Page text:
How to Hack Your Brain for Insane Focus and Productivity, According to Harvard Research
The science-backed tips to destroy distractions and stay productive in the digital age.
Studies indicate that most of us have incredibly short attention spans (in fact, some have found that we have shorter attention spans than goldfish), and it’s only getting worse.
So, in today’s world of constant digital bombardment and work demands, how do you actually stay focused?
Our brains, while extremely powerful, are pulled in so many directions at once that we really limit our ability to do any one task very well. And while multitasking might sound nice on a job posting, people who juggle several streams of content do not pay attention, memorize, or manage tasks as well as those who can “monotask” by focusing on one thing at a time.
Thankfully, according to the experts at Harvard, there are steps that you can take to out-smart your brain and have laser-focus (without overdosing on caffeine) — no matter what distractions life and work throw your way:
Do your ABC’s.
No — not the alphabet, but this trick from Harvard Business Review is just as simple to learn. It’s a way to stomp “your brain’s brake pedal” when a distraction pops up, and it involves three steps:
First, become aware of your options — you can either give into the distraction, or keep going. Next, breathe deeply. Finally, choose what option you’ll move forward with. Most likely, after taking these steps, you’ll be able to continue on with your task.
Set your intentions.
The experts at Harvard recommend that we are deliberate about our attention and that we set an intention for our attention before we are caught in the moment of distraction.
As we start our work day in the morning we should first ask ourselves what is most important to us today? What is our mood? What expectations do we have of our colleagues?
Once you recognize your position, make two lists: what will you focus most of your attention to (because it is most important to you today) and what information do you have the likelihood of missing (because it does not match your mental state or goals)?
Classify what matters most and set a positive intention. If your direct report made a mistake that has created a setback for the team, you should choose to focus your attention on moving forward, rather than hammering the details of the mistake that was made.
Use technology to fight back.
Our attention spans have a pretty small window when competing with all of the beeps, flashing lights and vibrations coming from our computer monitors, smart phones and fitness watches.
The research found that these alerts send a message to our brains that something else is urgently needing our attention, when in reality, it is rarely actually urgent or even relatively significant.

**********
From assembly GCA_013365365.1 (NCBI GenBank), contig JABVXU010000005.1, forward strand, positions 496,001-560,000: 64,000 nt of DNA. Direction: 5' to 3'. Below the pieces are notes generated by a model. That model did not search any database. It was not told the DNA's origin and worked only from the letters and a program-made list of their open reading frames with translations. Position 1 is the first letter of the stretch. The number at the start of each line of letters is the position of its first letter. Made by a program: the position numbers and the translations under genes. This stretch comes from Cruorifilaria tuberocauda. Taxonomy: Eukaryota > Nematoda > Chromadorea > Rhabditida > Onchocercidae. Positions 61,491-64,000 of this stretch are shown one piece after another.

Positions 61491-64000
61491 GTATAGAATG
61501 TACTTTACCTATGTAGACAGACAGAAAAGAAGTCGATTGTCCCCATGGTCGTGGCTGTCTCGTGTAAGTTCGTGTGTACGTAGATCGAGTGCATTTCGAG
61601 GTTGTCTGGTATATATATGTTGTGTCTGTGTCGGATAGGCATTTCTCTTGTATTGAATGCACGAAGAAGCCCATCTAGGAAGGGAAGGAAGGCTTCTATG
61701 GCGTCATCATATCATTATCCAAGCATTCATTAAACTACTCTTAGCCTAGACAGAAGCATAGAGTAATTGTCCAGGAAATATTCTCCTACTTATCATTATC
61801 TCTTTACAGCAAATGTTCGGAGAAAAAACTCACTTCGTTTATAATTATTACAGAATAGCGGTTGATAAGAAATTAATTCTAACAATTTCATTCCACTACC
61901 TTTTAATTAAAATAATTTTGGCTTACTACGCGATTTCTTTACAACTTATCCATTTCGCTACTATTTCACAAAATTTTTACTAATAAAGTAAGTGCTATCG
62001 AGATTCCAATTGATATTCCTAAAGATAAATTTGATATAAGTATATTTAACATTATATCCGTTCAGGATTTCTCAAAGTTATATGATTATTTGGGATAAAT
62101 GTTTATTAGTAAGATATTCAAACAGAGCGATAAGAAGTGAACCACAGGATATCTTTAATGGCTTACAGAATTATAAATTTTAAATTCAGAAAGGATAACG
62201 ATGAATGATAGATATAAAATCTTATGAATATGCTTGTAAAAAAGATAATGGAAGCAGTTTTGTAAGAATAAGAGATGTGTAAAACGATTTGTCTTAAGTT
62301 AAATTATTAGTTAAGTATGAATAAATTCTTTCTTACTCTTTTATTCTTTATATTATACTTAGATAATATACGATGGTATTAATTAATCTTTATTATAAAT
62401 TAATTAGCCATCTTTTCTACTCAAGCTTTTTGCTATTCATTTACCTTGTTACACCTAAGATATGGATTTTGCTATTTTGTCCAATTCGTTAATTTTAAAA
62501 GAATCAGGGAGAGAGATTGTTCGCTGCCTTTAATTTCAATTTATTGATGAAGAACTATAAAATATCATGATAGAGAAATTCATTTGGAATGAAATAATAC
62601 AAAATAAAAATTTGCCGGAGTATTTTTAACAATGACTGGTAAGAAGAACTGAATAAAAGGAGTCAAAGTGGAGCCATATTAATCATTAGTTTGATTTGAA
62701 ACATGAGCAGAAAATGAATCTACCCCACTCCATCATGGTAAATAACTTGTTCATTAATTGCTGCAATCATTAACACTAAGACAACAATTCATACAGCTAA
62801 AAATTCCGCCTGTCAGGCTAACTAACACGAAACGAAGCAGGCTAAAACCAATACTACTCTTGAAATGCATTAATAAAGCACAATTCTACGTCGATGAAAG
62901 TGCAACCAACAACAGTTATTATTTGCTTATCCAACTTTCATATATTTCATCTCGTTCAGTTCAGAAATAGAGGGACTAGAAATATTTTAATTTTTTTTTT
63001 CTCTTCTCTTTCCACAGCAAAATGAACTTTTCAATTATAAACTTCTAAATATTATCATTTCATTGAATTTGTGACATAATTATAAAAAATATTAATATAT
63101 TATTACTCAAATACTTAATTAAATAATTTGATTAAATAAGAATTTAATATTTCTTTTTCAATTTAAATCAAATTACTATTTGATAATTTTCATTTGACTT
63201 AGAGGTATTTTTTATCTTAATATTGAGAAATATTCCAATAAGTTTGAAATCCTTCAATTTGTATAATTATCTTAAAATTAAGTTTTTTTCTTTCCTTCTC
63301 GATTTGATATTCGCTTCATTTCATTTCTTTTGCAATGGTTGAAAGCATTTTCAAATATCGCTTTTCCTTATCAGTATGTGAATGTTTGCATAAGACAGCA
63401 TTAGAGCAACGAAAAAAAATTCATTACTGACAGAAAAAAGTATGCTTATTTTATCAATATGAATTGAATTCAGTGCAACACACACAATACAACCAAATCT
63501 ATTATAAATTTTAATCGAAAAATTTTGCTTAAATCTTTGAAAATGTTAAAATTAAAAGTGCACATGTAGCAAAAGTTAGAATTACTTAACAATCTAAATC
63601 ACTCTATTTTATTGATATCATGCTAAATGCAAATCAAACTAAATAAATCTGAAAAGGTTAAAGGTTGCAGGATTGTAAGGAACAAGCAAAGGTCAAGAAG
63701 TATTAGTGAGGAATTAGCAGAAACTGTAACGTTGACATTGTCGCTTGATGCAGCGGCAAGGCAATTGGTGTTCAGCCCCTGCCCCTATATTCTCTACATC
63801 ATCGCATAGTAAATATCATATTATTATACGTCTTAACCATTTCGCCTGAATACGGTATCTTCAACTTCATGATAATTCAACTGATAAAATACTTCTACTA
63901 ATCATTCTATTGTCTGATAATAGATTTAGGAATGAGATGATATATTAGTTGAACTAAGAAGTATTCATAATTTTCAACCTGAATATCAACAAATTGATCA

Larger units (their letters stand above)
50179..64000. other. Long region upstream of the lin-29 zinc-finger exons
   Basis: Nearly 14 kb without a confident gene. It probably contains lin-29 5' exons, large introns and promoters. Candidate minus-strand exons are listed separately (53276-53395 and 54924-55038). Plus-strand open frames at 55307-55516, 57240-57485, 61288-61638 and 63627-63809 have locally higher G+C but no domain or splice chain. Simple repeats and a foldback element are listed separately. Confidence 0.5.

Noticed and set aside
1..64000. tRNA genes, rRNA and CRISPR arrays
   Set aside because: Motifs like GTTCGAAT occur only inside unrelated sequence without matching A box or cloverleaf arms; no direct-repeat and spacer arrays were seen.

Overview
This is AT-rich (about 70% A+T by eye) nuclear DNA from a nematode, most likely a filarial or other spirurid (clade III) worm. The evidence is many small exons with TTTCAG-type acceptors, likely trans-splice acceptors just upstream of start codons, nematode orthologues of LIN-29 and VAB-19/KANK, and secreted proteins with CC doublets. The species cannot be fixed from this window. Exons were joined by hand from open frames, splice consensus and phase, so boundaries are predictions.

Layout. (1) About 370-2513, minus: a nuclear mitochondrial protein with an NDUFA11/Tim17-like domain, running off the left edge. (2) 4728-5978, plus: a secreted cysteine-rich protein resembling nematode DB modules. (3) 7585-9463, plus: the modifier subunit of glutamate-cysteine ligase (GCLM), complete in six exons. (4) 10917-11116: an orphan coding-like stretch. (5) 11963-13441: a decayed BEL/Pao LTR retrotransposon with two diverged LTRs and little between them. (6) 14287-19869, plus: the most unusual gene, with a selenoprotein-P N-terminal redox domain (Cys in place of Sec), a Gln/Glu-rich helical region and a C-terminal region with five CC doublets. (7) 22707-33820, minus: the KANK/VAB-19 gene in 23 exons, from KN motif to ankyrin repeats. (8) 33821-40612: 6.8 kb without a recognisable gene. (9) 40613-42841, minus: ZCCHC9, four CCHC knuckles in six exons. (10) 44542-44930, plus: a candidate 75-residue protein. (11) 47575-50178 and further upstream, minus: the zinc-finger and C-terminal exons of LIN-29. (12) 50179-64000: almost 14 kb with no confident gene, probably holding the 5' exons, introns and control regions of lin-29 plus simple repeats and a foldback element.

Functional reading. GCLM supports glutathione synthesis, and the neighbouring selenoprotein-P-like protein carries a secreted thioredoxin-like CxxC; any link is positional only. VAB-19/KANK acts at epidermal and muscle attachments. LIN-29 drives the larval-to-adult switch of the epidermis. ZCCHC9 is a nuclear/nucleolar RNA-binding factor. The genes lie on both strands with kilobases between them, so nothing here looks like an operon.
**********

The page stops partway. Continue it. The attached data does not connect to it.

Filter your email, automate your news, and use simple, free tools to help manage your social media presence. Seeing a notification releases dopamine in our brain, causing us to be addicted to these digital signals. Using technology to automate will help you abandon the idea that every notification is urgent, or that you have to share every article on four different networks.
For instance, Tiffany Sauder, founder and president of Element Three, said that the first time her company landed a big client, she felt like she worked for her inbox and not for herself. She realized how detrimental a loss of focus can be for a fledgling company, so she began using Gmail filters and setting aside specific parts of her day to tackler her inbox. Her productivity — and her company — have thrived, and yours can too.
Tame the tide of negative emotions.
Sometimes, it’s not an iPhone that hijacks our focus — things that bring about negative emotions can be just as dangerous for your attention span.
Barbara Fredrickson, Ph.D. and psychology expert, recommends a 3:1 balance of positive and negative emotions for optimal focus. Why? Negative emotions are regarded as threats by our brain, inhibiting our ability to do other cognitive work.
Just taking a short break from whatever it is that is triggering a negative reaction can all help keep this balance in check. In its place, do something to trigger a positive emotion, like talking with a coworker you enjoy or taking a walk, to improve your brain function and increase your productivity.
“Recent research indicates that meditating for just a few minutes a day, spending just one hour a week in nature, or jotting down a few reflective notes in the evening has a noticeable impact on well-being,” said Ed Batista in Harvard Business Review.
We have the ability to create additional attentive space by committing to routines such as sufficient sleep, meditation, keeping a journal, exercising or simply spending time in nature. Being consistent in these practices allows us to better sieve through distractions, concentrate on the task at hand and organize emotionally.
In their early years, individuals who sacrifice these types of activities (put off exercising and sleeping due to a lack of time), will experience success. However, those who are successful for the long-term, those who eventually become the leaders of major businesses, invest their time in these types of activities which allows them to perform at their peak.
Yes, it may be true that humans have a tendency to get distracted. But by using these brain hacks, you can lessen the effects of your distraction and train your brain to regain your focus on achieving more and becoming your best self.
Do you have any tips for overcoming distractions and staying focused? I want to hear about them — reach out to me on Twitter or leave a comment!